Conservative Leader Andrew Scheer arrives at the party’s annual convention in Halifax.
When I first made arrangements a couple of months ago to attend this past weekend’s Conservative Party of Canada convention in Halifax, who could ever have imagined the dramatic turn of events that would take place in the interim? Maxime Bernier’s defection from Conservative ranks and his announcement that he was planning to create his own political party just prior to the conference’s start meant that a very different mood prevailed at the meeting than was originally envisaged.
Not surprisingly, there was a great deal of anger among most attendees at Bernier and the cheap shots he took at his former colleagues and other Conservatives on his way out the door. The fact that Bernier had clearly not gotten over his loss of the party leadership a year ago was certainly well-known, as was his disagreement with party positions on several issues such as immigration and supply management in the dairy sector, but virtually no one expected his sour departure from the party in such an undignified way.
The conference proceeded to wade through the usual components of such meetings, including policy discussions, sessions on readiness for the 2019 federal election, the usual networking and speeches from various dignitaries including Doug Ford and federal leader Andrew Scheer. But the scuttlebutt on everyone’s lips was what Bernier’s new gambit meant for Conservatives and their chances of winning in 2019.
Conservatives in Canada have an unfortunate track record of shooting themselves in the foot and splitting the party from time to time, much to the delight of Liberals. The creation of the Reform Party in the late 1980s ensured that Jean Chretien obtained 3 consecutive majority governments in the 1990s and early 2000s. The offshoot Wildrose Party in Alberta in 2008 divided Conservatives in that province and permitted the anomaly of the election of an NDP government in 2015. Considering this history, it is difficult to believe that anyone can think this recent development of the new Bernier party will be in any way positive for Conservatives in Canada.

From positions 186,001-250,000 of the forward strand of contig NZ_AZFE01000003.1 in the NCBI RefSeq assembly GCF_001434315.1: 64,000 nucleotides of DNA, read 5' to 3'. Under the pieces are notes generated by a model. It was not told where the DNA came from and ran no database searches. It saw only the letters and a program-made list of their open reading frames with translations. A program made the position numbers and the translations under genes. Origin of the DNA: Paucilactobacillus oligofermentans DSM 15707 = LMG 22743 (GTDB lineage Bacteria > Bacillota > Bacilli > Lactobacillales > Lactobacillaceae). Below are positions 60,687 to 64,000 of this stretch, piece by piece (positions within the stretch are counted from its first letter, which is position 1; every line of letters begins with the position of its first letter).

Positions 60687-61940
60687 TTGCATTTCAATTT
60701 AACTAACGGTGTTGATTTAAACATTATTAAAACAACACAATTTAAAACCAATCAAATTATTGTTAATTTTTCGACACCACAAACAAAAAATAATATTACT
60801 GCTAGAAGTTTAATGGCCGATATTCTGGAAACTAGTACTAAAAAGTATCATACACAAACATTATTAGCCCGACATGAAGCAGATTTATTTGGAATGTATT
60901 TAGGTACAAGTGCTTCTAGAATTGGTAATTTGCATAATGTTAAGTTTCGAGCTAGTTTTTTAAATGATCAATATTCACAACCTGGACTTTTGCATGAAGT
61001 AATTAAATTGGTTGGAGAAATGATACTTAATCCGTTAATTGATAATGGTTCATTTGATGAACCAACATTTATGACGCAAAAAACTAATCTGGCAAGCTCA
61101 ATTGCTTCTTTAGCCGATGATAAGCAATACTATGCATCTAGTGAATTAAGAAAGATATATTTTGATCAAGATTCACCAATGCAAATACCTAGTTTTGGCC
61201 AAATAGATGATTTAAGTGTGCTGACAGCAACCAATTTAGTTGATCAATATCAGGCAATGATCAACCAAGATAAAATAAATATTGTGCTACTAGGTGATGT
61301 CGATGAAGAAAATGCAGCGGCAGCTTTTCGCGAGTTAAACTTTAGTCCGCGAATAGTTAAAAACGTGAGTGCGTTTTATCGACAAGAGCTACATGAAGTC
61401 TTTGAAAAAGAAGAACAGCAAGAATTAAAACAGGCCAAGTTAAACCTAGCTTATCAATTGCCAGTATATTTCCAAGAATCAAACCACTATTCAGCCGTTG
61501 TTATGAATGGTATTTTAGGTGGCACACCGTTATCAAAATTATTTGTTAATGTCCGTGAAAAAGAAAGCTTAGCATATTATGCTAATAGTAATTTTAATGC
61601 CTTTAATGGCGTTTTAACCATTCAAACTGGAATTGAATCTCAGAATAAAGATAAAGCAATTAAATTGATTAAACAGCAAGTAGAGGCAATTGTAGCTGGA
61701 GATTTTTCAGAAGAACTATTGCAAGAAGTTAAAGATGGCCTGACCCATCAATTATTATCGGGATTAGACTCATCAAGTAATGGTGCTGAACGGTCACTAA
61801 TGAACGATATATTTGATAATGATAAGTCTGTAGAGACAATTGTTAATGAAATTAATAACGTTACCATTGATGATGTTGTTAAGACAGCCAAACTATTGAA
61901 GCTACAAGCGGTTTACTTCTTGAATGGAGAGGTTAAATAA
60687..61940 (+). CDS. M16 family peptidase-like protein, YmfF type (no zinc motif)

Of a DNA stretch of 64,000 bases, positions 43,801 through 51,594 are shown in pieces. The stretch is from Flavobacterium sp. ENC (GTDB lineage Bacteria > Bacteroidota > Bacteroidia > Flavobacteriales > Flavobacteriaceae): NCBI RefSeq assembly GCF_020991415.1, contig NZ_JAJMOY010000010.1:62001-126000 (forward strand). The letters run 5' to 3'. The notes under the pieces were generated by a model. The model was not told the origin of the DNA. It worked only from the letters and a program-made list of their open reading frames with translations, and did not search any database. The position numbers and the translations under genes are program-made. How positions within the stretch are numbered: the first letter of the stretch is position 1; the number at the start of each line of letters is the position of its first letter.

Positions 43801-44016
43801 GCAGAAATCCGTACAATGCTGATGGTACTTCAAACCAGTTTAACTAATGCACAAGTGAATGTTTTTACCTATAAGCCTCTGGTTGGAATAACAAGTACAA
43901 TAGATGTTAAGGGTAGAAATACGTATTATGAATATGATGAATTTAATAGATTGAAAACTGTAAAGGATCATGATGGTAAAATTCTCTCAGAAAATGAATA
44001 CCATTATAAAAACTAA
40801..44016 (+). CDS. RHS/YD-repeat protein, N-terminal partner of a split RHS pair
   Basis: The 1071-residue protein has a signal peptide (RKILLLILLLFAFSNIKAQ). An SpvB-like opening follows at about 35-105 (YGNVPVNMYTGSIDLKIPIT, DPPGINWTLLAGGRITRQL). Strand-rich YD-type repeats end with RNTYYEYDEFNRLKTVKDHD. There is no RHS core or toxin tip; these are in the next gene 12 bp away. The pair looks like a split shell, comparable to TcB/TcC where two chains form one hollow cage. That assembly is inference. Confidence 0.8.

That being said, there was also much discussion at the convention about the “boil being lanced”. Bernier had been a thorn in the side of Leader Andrew Scheer for some time and showed no signs of letting up. Something had to give. It is much better to deal with this situation decisively now, when the country is 14 months away from the next federal election, than closer to voting time.
The big question at present is whether or not Bernier can pull off the massive task of assembling a slate of quality candidates across the country, fundraising, establishing a credible platform and actually attracting voters in a very short time frame. Even if he does not succeed in this – which is very likely – he still may manage to attract enough support to be a spoiler for Conservatives in a sufficient number of ridings to help Liberal fortunes. There are also some possible oddball outcomes that might alter the political landscape in unexpected ways. For example, Bernier is popular in parts of Quebec and could possibly take away a number of Liberal seats there, weakening the Liberals standing in the province.
Whatever the case, Andrew Scheer has his work cut out for him over the next year to consolidate his hold on the party and to make himself better known to Canadians. How he deals with this adversity will be a true test of his abilities and will determine his future as party leader. The only certainty in this mess is that federal politics will be anything but boring leading up to the 2019 election.